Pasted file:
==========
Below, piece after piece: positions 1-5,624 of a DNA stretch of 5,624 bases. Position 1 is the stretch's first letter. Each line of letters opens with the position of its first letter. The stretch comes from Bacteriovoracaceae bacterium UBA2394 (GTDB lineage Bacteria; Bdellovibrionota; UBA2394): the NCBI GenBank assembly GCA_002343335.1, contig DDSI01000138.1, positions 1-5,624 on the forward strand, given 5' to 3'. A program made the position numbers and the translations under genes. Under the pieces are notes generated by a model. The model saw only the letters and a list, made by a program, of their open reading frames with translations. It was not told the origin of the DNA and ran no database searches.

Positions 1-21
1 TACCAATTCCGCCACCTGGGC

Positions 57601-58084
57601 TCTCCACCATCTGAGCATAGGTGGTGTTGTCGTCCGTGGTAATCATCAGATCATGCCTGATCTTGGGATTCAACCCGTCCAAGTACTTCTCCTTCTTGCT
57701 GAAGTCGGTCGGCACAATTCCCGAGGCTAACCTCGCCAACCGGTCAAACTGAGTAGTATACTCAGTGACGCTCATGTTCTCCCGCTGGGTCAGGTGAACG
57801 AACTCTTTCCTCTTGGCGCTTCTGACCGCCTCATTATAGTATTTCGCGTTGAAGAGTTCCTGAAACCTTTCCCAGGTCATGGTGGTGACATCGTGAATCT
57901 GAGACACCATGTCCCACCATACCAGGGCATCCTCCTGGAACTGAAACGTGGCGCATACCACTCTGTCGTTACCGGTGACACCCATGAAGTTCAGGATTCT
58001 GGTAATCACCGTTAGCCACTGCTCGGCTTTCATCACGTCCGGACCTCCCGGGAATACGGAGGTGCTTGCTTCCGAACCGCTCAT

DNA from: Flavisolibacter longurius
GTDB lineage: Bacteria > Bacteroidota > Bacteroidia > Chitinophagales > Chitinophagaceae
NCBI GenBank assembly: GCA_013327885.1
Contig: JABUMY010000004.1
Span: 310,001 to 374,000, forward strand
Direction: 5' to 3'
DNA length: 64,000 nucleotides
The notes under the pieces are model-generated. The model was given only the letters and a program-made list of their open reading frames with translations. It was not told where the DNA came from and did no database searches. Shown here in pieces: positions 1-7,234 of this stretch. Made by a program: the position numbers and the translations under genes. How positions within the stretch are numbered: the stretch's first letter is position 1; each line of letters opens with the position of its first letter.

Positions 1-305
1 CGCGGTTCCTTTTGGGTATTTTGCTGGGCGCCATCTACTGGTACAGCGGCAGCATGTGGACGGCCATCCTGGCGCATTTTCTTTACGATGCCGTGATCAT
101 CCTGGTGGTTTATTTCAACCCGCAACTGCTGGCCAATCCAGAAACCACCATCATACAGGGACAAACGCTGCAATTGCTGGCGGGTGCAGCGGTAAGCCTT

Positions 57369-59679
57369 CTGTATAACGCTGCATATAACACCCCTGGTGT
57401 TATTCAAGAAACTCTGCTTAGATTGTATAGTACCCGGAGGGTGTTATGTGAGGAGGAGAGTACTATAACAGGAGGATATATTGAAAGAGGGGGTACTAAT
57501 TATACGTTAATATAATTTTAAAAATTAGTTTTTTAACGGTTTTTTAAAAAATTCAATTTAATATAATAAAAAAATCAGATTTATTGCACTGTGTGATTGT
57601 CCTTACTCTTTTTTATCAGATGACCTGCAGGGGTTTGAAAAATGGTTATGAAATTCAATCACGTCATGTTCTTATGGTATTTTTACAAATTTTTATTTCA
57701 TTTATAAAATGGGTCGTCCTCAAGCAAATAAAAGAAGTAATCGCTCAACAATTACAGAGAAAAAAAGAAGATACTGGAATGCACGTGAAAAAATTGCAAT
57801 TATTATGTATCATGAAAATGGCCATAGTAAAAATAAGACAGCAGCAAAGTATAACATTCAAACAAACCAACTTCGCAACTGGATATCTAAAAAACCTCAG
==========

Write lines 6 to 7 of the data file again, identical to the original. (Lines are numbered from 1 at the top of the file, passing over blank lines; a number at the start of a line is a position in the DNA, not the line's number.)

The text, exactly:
57701 GAAGTCGGTCGGCACAATTCCCGAGGCTAACCTCGCCAACCGGTCAAACTGAGTAGTATACTCAGTGACGCTCATGTTCTCCCGCTGGGTCAGGTGAACG
57801 AACTCTTTCCTCTTGGCGCTTCTGACCGCCTCATTATAGTATTTCGCGTTGAAGAGTTCCTGAAACCTTTCCCAGGTCATGGTGGTGACATCGTGAATCT